Indonesian drifts to Australia clinging to piece of driftwood
AFPSYDNEY -- An Indonesian crewman who abandoned a stalled people-smuggling ship has washed up on a remote Australian island after days clinging to a piece of driftwood following the breakup of his makeshift raft.
February 1, 2013, 1:01 am TWN
The sunburned, dehydrated man was found Tuesday on Christmas Island's Lily Beach, five days after he and three Myanmar men jumped ship when their boat broke down between Australia and Indonesia.
There has been no sign of the Myanmar men.
“The four men reportedly left a disabled vessel on 24 January 2013 on a raft made of inner tubes and bamboo bound with rope,” the Australian Maritime Safety Authority (AMSA) said Thursday.
According to the crewman, their raft broke up in poor weather on their first night at sea and he became separated from the three asylum-seekers, only managing to survive by clinging to a piece of driftwood.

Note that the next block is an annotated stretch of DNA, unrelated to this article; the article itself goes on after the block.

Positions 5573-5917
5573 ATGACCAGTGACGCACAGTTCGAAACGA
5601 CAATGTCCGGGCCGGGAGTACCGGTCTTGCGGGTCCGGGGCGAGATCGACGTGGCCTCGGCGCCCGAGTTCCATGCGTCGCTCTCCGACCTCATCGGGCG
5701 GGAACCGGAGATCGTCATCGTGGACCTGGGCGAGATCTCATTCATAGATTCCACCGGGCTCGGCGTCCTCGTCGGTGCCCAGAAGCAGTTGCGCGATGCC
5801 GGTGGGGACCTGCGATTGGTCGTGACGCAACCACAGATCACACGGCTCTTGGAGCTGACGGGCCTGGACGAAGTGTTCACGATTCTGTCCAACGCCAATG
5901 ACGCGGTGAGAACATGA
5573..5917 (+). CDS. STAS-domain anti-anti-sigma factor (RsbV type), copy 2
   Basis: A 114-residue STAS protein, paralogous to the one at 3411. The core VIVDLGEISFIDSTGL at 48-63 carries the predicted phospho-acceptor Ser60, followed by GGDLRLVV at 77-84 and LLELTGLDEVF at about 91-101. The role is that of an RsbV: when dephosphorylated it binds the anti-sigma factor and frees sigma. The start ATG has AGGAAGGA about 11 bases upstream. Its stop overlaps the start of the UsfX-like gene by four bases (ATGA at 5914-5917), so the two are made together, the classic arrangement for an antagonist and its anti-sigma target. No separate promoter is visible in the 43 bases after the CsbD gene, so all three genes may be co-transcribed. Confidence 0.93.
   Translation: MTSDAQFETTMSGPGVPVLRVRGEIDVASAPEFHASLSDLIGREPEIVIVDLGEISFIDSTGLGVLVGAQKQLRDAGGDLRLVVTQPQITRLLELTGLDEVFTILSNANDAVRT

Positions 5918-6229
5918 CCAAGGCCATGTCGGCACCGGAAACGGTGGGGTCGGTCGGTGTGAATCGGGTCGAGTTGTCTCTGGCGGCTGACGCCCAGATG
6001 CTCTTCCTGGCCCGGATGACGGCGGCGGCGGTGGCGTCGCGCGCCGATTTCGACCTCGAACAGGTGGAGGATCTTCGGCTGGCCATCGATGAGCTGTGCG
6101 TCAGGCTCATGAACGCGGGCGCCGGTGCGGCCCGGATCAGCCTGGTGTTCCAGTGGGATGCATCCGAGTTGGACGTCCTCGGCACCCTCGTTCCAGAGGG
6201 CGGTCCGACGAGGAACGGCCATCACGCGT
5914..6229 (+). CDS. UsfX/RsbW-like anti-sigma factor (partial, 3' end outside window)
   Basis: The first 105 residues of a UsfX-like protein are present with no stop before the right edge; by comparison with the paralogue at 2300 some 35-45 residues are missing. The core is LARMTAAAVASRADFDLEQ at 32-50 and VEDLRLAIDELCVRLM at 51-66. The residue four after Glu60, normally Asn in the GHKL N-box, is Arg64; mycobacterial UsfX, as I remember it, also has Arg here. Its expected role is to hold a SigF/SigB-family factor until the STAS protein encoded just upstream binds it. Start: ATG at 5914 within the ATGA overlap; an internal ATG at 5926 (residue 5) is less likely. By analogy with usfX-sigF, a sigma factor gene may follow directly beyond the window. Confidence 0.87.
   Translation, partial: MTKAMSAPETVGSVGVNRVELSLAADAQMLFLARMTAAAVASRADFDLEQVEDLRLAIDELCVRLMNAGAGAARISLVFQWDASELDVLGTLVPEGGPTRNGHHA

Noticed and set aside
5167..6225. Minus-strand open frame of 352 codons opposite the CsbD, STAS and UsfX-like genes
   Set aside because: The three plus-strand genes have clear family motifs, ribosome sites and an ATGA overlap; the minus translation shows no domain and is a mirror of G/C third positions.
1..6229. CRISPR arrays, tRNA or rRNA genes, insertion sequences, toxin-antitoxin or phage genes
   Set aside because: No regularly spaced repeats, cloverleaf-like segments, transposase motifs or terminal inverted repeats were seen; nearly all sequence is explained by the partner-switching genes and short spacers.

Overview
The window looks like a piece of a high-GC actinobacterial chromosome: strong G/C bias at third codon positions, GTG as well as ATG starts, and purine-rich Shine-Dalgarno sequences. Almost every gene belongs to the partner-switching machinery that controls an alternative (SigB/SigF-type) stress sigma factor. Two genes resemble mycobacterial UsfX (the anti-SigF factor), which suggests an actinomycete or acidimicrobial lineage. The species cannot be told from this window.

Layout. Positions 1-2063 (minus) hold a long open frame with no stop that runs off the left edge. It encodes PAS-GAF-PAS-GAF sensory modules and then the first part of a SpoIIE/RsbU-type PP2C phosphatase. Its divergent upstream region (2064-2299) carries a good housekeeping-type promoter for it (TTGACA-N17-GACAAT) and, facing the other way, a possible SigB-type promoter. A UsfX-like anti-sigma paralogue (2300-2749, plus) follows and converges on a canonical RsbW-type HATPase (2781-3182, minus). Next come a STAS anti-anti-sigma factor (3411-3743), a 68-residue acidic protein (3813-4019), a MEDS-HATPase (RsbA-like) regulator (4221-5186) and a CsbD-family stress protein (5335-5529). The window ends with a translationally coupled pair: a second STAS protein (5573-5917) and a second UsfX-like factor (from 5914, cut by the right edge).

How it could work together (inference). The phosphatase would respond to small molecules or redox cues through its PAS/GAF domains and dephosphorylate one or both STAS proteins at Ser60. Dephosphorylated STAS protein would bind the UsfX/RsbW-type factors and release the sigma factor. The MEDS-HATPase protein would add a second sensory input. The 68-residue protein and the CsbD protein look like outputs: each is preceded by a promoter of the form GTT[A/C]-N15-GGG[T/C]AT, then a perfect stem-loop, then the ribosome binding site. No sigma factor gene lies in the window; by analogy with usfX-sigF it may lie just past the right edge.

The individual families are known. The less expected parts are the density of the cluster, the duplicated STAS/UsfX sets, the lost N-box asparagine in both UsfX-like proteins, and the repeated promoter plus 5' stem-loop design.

“Using it for flotation, (he) continued to swim/drift towards Christmas Island, coming ashore about two days later,” AMSA said.
“The survivor claimed he had been lost on Christmas Island until his discovery.”
Authorities were first alerted to the men's plight last Friday, when the Navy found their original vessel adrift about 20 nautical miles from Christmas Island. The 16 Myanmar asylum-seekers on board revealed the raft tale.
The immigration department said the crewman was taken to the hospital on the island, some 1,540 kilometers (960 miles) from the Australian mainland and 360 kilometers south of Jakarta, and later released into immigration detention.
“He's moved from the hospital, he's obviously been cleared by the hospital so he's fine,” an immigration spokesman told AFP.
Police and the Navy combed the island foreshore at all points where the other three men may have washed up without success and AMSA said it had now halted its search.
“Following confirmation by the survivor that the men were no longer on the raft, AMSA suspended the air and sea search, noting medical advice that the persons could not have survived at sea without support from the raft,” it said.
According to media reports, the search, using six aircraft, two Navy ships and two merchant vessels, spotted the raft's inner tubes on Monday but there was no sign of the Myanmar men.